Optional chassis skirts and side extenders help reduce drag and a redesigned two-piece c-clip reduces vibration that previously caused three-piece clips to loosen.

An optimized roof fairing deflector improves airflow between the top of the truck and trailer and drive wheel fairings close the gap between the tandem tires.

Other enhancements include limited-time exclusive availability of Michelin’s X Line D+ Energy tires, which the two companies developed in collaboration to reduce rolling resistance in 6×4 applications, and a low ground clearance bumper.

Cascadia’s Integrated Detroit Powertrain now features Intelligent Powertrain Management 6 (IPM6), an enhanced predictive cruise control platform that uses the truck’s kinetic energy to automatically adjust braking power while also making transmission and engine adjustments that saving fuel and reduce component wear and tear. Freightliner has also added more than 600,000 miles of road coverage within the IPM6 mapping network, an uptick of about 35 percent.

A new maintenance system platform uses feedback from the truck to determine optimized maintenance intervals. For example, it uses oil temperature data to more accurately determine drain intervals.

“It’s not just the new Cascadia’s aerodynamic shape, specific options or powertrain components that make it the best – it’s that these features are engineered to seamlessly work together,” says Schaefer, “and we are the only truck manufacturer to offer that level of integration.”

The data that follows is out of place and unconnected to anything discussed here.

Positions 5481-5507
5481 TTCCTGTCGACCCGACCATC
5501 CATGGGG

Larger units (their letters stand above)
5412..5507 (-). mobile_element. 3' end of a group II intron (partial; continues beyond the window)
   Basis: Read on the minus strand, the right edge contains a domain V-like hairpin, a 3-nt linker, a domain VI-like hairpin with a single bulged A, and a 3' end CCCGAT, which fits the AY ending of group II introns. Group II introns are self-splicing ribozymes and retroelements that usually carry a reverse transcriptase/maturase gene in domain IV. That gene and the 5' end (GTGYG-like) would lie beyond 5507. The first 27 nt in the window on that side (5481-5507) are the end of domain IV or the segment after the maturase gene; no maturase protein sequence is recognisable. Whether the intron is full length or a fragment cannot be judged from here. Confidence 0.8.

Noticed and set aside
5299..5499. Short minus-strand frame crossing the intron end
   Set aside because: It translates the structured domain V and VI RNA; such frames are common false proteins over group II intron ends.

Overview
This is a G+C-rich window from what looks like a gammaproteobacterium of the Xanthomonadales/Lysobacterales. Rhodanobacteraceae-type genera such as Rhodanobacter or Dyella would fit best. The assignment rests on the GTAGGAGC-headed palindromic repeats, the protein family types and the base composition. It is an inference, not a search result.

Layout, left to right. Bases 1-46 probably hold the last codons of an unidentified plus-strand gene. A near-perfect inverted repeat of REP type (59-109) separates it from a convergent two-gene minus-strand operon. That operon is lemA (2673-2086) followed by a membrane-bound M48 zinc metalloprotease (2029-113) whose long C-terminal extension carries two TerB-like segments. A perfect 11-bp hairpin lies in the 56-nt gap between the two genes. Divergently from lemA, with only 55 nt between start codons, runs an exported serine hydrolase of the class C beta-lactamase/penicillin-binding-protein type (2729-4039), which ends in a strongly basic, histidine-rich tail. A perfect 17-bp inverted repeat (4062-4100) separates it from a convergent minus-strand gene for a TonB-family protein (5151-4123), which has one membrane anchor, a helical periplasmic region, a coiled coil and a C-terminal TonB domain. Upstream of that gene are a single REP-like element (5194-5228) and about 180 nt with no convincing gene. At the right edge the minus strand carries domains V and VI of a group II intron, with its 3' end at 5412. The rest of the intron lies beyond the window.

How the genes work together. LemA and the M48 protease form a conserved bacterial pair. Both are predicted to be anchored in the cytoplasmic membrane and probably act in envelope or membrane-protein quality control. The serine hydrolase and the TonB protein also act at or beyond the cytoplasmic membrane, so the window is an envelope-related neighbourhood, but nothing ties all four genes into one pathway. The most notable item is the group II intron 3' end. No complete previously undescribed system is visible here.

For fuel economy minded fleets, Detroit Connect Analytics will introduce new Intelligent Powertrain Management reporting capabilities with fuel analysis capable of indicating if the vehicle is using Aerodynamic Height Control. Fleet managers will also be able to remotely push software updates to trucks over the road, eliminating the need for the truck to visit an office or dealer.

Detroit Connect will soon rollout third-part application support. An optional 12-inch digital driver display offers vehicle diagnostics can be paired with a 10-inch panel in the B-panel that can serve as housing for third-party apps. A multimedia interface allows the driver to connect their smartphone to the display.

Daimler Trucks North America CEO Roger Nielsen says 2018 was DTNA’s best year since it was founded in the early 1960s, adding Freightliner sold more than 110,000 units in the U.S. and Canada – a bump of 26 percent year-over-year. More than 145,000 Cascadia have been ordered since it was refreshed in 2017.

Daimler Trucks sold 500,000 units last year, its strongest year since the company invented the truck in a greenhouse 1896.